Office: Carbon Management
FOA number: DE-FOA-0002400
Download the full FOA: FedConnect
FOA Amount: $19 million
On September 12, 2023, the U.S. Department of Energy’s Office of Fossil Energy and Carbon Management (FECM) announced up to $19 million in funding for research that will develop cutting-edge technology solutions to make clean hydrogen a more available and affordable fuel for electricity generation, industrial decarbonization, and transportation. The funding opportunity will focus on using hydrogen systems to convert various waste materials—such as biomass, plastics, common household garbage, and other wastes—into clean energy, supporting the Biden-Harris Administration’s goals of achieving a zero-carbon American power sector by 2035 and a net-zero emissions economy by 2050.
Hydrogen is a clean fuel that can be used in a fuel cell or a gas turbine to create electricity with only water and heat as byproducts. Clean hydrogen can be produced from zero-emissions electricity generated by wind, solar, geothermal, and nuclear, as well as from conversion of leak-tight natural gas and sustainably sourced biomass or other waste materials combined with carbon capture and storage. However, currently more than 95% of the roughly 10 million metric tons of hydrogen produced in the United States comes from natural gas without the capture and geologic storage of carbon dioxide, which results in significant emissions. This is why advancing clean hydrogen production is important to help address climate change.
These projects support DOE’s Hydrogen Shot initiative, which seeks to reduce the cost of clean hydrogen by 80% to $1 per 1 kilogram in one decade to grow new, clean hydrogen pathways in the United States.
The deadline to submit applications for this funding opportunity has closed.
Eligible applicants include individuals, educational institutions, for- and non-profit organizations, and state, local, and tribal governments.
Areas of Interest
This funding opportunity announcement has three areas of interest:
- Advancing toward commercialization viable gasification energy systems that convert varied waste feedstock materials such as coal waste, biomass, waste plastics, municipal solid waste, and industrial waste into clean energy
- Improving the performance of gasification-based systems that use waste feedstock materials through wireless sensing technology
- Developing technology components that advance monitoring, detection, and security for integrated hydrogen-based systems with carbon capture
DOE expects to make up to 10 awards between $500,000 and $7,000,000 each with a minimum of a 20% cost-sharing from the awardees.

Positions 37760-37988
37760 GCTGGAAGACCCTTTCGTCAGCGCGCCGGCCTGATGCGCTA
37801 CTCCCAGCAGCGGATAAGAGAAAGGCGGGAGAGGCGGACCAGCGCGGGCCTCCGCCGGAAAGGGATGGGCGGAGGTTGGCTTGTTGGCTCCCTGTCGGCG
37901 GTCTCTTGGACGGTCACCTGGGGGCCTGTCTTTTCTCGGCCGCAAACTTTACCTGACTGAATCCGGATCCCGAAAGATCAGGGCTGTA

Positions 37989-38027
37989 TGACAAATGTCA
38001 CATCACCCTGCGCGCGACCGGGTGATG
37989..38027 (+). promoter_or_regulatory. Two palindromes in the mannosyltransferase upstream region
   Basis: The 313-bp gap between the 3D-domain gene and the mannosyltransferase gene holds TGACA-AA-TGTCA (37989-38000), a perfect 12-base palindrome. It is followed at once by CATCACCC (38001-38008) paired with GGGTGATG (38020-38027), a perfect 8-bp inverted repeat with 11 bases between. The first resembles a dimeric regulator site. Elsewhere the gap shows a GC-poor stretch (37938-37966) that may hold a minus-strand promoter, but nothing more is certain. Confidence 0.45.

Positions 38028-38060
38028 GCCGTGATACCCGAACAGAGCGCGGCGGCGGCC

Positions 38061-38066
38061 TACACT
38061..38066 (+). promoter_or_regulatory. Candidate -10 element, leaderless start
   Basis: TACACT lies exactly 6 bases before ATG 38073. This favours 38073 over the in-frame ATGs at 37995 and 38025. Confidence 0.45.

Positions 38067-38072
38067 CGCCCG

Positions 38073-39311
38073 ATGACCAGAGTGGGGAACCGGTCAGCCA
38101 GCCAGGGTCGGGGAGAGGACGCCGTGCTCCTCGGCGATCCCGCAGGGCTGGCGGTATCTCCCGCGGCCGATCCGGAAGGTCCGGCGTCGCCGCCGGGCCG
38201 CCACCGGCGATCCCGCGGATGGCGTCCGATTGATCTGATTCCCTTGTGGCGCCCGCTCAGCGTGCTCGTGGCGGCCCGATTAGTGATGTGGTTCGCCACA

|FOA Issue Date:||09/12/2023|
|Submission Deadline for Full Applications:||11/14/2023 at 11:59:59 PM ET|
|Expected Date for FECM Selection Notifications:||March 2024|
|Expected Timeframe for Award Negotiations:||July 2024|
The 19 awarded projects will focus on developing technologies that could help produce clean hydrogen at lower cost and with less energy; exploring ways to produce hydrogen using biomass, effluent waters from oil and natural gas development and production, and other wastes; and expanding options for safe and efficient hydrogen transport and storage across the nation.
- Colorado School of Mines
- Institute of Gas Technology dba GTI Energy
- Massachusetts Institute of Technology
- North Carolina State University
- Oceanit Laboratories, Inc.
- Osmoses Inc
- Palo Alto Research Center Inc.
- Raytheon Technologies Research Center
- State University of New York on behalf of University at Buffalo
- Southwest Research Institute
- Susteon Inc.
- TDA Research Inc.
- The Ohio State University
- University of California, Los Angeles (UCLA)
- University of North Dakota Energy and Environmental Research Center
- University of Texas at Austin
- University of Wyoming
- Virginia Polytechnic Institute and State University
A detailed list of the selected projects from can be found here
A detailed list of the past awardees from August 2022 can be found here.
Since January 2021, FECM has invested nearly $80 million in 46 projects to explore new, clean methods to produce hydrogen and to improve the efficiency of hydrogen-fueled turbines.
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Last Updated: November 27, 2023